Good winter cattle management practices help cattle tolerate the wind and cold temperatures. During the cold winter months, close attention should be paid to herd nutrition. Taking shortcuts on your cattle nutrition during the winter months could risk next year’s calf crop, this year’s weaning weights and the long-term viability of your herd. According to information from university of Minnesota extension beef experts, winter feeding programs vary for each cattle enterprise.
Feeding programs are dependent on variables such as:
• Forage quality.
• Cost and availability of winter supplements.
• Animal type (mature cows, replacement heifers or back-grounded calves).
• Body condition of your cattle.
• Calving date, if applicable.
The Minnesota beef experts explain that generally, winter feeding can be accomplished with harvested forages such as hay and silage. Grazing crop residues can also be utilized, but may not always be feasible in areas that receive significant amounts of snowfall during early winter months.
Cows can graze through up to 9 inches of snow to get high quality forages, but reduced forage intake will occur with as little as ¼ inch of ice covering the snow. Plus, cold temperatures and precipitation can decrease the feed’s nutritional value.
Regardless of whether you feed stored forages or graze crop residues, the cow’s diet must be sufficient to uphold a body condition score (BCS) of 5 at weaning, a 6 at calving, and no less than a 5.5 score at breeding. At this level of condition, a cow is able to maintain its body weight and support production functions such as lactation and fetal growth. Maintaining adequate body condition in pregnant cattle is crucial in the two to three months prior to calving.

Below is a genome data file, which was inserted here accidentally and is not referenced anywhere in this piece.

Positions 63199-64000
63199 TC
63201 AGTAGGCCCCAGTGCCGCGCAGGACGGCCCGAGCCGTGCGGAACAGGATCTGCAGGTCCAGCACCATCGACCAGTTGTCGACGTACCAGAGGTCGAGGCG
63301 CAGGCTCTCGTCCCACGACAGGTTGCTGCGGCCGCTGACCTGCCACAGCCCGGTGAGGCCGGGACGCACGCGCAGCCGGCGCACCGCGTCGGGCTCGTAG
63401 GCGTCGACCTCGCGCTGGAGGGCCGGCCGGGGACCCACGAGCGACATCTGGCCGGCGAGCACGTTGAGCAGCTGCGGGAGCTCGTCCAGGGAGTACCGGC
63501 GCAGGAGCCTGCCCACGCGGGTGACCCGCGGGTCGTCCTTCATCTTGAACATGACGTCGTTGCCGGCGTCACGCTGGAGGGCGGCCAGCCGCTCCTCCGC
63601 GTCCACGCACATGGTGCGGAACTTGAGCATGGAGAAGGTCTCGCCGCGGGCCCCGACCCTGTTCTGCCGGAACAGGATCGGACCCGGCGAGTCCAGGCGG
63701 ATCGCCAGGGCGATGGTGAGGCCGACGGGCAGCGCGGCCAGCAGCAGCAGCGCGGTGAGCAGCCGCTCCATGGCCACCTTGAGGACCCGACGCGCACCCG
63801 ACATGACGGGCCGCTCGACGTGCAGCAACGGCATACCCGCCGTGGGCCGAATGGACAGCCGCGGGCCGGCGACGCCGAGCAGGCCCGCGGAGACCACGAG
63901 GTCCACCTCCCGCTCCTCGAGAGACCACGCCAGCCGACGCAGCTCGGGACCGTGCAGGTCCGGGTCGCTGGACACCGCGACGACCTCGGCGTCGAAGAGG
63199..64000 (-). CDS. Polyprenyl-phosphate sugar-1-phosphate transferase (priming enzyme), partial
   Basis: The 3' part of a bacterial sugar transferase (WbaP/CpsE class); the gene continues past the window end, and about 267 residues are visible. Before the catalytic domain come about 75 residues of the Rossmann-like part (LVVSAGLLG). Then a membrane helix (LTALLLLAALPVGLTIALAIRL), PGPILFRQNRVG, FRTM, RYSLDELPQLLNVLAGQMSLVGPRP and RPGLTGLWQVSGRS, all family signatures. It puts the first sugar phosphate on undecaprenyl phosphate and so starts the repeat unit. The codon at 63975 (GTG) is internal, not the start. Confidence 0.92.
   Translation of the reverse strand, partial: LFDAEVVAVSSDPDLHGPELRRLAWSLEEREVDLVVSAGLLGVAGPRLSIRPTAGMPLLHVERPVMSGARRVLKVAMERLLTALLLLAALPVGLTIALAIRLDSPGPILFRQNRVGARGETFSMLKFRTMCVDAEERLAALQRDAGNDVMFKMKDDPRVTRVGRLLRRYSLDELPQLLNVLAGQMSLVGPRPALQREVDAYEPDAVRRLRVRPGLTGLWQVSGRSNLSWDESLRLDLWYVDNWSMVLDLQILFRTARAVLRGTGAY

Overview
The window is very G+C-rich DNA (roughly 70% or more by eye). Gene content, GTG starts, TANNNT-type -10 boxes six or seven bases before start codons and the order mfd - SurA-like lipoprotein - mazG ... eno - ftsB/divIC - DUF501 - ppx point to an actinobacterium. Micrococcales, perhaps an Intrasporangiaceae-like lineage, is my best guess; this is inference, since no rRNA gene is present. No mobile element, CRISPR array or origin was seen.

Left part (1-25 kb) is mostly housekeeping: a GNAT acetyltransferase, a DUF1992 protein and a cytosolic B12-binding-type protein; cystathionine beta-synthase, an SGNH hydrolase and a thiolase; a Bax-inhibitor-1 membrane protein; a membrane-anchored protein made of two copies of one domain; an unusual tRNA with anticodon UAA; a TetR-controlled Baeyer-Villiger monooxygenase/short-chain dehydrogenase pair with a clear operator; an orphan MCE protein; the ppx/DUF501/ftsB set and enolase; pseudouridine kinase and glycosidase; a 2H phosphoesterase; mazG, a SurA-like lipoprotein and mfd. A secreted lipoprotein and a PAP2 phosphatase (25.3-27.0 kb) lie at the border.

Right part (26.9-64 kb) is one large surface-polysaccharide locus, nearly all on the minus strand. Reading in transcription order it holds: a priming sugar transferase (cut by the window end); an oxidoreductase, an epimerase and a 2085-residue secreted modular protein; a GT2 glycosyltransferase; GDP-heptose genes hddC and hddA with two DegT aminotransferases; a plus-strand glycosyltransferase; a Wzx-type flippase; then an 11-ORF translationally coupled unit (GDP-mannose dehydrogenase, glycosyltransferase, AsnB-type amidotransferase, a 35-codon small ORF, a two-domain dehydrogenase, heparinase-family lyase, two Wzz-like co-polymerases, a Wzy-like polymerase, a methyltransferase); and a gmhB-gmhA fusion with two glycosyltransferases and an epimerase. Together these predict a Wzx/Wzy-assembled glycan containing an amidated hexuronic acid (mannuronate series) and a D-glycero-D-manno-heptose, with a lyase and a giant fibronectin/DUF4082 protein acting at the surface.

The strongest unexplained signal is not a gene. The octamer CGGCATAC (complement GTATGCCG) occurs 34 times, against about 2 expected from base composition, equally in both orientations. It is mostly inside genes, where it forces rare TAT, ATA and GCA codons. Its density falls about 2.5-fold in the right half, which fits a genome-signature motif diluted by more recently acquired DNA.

Depending on the quality of forage, supplementation may be needed by cows when nutrient demands are not met by the basic diet the cow is offered, say the Minnesota experts. Typically, diets of late gestating beef cows will meet nutrient needs if they contain a minimum of 55 percent total digestible nutrients (TDN ) and 8 percent crude protein (CP). However, lactating cow minimum requirements during the winter increase to 62 percent tDn and 11 percent CP, such as with fall calving cows.
When feeding pregnant first- and second-calf heifers due to calve in the spring, maintaining a diet with tDn at 60 percent and CP at 11 percent from the beginning of winter through early lactation should be sufficient.
It is important to compare nutrient intake of the diet with nutrient requirements of the cow based on animal type and pregnancy status, and to determine what additional nutrient(s) are needed for supplementation.
Evaluate Cow Performance
Throughout the winter,it’s important to evaluate cow performance by observing body weight and condition Herd Health Program changes resulting from your feeding program. This will tell you if you are correctly supplementing your cattle through the winter and preparing those spring calving herds for the calving season.
Purina has made it easy for you to maintain your production level by designing supplemental feed products to help economically manage your herd’s nutrition needs in all life stages. these products include Sup-R-Lix®, Sup-R-Block® and Accuration®/Cattle Limiter, all controlled intake products featuring IM Intake Modifying technology®.
Purina also offers Wind and Rain® mineral supplements that have been specifically designed to meet mineral deficiencies based on forage quality and cattle nutritional requirements. These minerals are weather resistant and are proven to enhance consistent consumption.
Contact J&N Feed and Seed at 940-549-4631 with questions and how we can help you get started with this program.